The Second Circuit Court of Appeals court has affirmed a ruling that Google’s massive effort to scan millions of books for an online library does not violate copyright law, rejecting claims from a group of authors that the project amounted to piracy.
A three-judge panel in New York rejected copyright infringement claims from The Authors Guild, foreign author rights groups, and several individual writers, and found that the project provides a public service without breaking the law.
The authors sued Google, whose parent company is now named Alphabet, in 2005, a year after the Google Books project was launched. They claimed that the scanning illegally deprived them of revenue. Google countered with the argument that the effort would actually boost book sales by making it easier for readers to find works, while introducing them to books they might not otherwise have seen.
Circuit Judge Denny Chin, who presided over the case at the district court level, at first rejected a proposed settlement between Google and the authors before dismissing the case in 2013, prompting the authors’ appeal. Chin found Google’s scanning of tens of millions of books and posting snippets online constituted fair use under US copyright law.
A unanimous three-judge appeals panel agreed, saying the case “tests the boundaries of fair use,” but found Google’s practices were ultimately allowed under the law. “Google’s division of the page into tiny snippets is designed to show the searcher just enough context surrounding the searched term to help her evaluate whether the book falls within the scope of her interest (without revealing so much as to threaten the author’s copyright interests),” Circuit Judge Pierre Leval wrote for the court.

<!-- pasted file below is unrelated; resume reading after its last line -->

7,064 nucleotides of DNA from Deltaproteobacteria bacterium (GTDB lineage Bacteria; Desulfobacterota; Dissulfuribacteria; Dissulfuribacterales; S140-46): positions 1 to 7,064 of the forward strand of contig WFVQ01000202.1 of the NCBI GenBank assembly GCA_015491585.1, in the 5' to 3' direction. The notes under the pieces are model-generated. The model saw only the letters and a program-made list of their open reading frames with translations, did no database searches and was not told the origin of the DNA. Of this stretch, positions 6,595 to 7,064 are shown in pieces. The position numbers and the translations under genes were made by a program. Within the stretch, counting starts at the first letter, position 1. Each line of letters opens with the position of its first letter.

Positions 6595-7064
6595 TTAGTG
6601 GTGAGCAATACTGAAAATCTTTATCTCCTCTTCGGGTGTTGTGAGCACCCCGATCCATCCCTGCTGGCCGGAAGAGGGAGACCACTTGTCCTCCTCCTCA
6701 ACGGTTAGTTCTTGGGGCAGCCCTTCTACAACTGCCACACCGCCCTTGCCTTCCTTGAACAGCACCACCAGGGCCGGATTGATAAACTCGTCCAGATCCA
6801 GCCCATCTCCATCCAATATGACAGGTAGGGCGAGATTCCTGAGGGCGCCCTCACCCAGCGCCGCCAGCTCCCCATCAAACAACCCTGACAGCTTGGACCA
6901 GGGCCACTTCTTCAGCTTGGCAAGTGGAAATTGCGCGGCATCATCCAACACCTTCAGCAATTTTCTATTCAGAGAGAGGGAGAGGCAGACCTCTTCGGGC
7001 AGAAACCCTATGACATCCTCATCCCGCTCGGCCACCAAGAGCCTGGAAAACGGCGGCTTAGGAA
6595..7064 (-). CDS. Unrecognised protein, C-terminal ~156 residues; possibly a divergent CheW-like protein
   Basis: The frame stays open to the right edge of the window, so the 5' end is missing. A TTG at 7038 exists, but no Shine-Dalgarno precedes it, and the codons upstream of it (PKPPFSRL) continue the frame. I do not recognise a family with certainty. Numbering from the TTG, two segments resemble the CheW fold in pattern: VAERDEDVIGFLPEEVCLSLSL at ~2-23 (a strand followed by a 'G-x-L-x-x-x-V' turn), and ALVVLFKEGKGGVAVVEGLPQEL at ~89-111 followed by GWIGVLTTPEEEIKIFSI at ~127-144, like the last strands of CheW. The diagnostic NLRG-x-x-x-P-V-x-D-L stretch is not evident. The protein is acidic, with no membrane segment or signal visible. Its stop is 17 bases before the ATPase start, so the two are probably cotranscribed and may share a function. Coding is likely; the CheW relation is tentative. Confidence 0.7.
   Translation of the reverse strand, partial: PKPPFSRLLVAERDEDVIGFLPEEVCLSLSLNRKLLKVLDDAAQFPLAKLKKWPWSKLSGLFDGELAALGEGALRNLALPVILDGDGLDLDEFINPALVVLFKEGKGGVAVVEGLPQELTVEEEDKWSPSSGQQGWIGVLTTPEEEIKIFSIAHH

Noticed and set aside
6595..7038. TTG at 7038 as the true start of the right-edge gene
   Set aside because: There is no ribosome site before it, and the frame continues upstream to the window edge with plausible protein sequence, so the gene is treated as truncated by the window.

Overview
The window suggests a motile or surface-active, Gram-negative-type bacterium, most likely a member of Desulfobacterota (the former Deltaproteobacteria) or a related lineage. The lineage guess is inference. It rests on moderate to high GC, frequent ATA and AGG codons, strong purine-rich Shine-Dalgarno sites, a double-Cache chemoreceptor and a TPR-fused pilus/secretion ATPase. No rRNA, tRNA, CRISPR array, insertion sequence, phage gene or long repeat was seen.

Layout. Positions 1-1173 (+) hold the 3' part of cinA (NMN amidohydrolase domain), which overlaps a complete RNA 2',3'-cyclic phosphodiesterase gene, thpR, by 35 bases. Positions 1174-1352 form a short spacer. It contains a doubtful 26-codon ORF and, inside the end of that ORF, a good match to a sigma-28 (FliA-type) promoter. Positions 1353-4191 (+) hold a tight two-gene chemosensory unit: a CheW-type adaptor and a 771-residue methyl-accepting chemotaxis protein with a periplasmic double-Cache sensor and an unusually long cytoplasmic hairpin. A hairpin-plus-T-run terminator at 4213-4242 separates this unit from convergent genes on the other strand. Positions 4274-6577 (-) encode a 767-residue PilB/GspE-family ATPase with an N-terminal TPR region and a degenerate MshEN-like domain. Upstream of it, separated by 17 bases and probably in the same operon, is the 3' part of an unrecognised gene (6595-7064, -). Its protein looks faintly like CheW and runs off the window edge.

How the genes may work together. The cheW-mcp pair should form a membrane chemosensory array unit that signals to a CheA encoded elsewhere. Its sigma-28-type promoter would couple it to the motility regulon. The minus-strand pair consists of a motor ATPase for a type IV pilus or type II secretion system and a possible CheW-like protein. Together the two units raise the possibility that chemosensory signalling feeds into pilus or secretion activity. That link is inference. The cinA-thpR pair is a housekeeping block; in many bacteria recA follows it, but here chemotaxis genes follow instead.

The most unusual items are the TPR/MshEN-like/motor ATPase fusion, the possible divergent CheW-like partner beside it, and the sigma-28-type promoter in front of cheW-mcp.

The Second Circuit had previously rejected a similar lawsuit from The Authors Guild in June 2014 against the HaithiTrust, a consortium of universities and research libraries that built a searchable online database of millions of scanned works. That ruling set the stage for today’s decision, almost making the ruling a pro forma event.
A Google spokesperson and a lawyer for the authors did not immediately respond to a request for comment.
According to PW, The Authors Guild’s lawyers are still reviewing the decision Friday morning. They haven’t said whether they will continue to fight this case, but of they do then their only option would be to appeal to the US Supreme Court.
The case is Authors Guild v. Google, 2nd U.S. Circuit Court of Appeals, No. 13-4829.
(by Joseph Ax for Reuters, editing by Nate Hoffelder)
image by Robert Scoble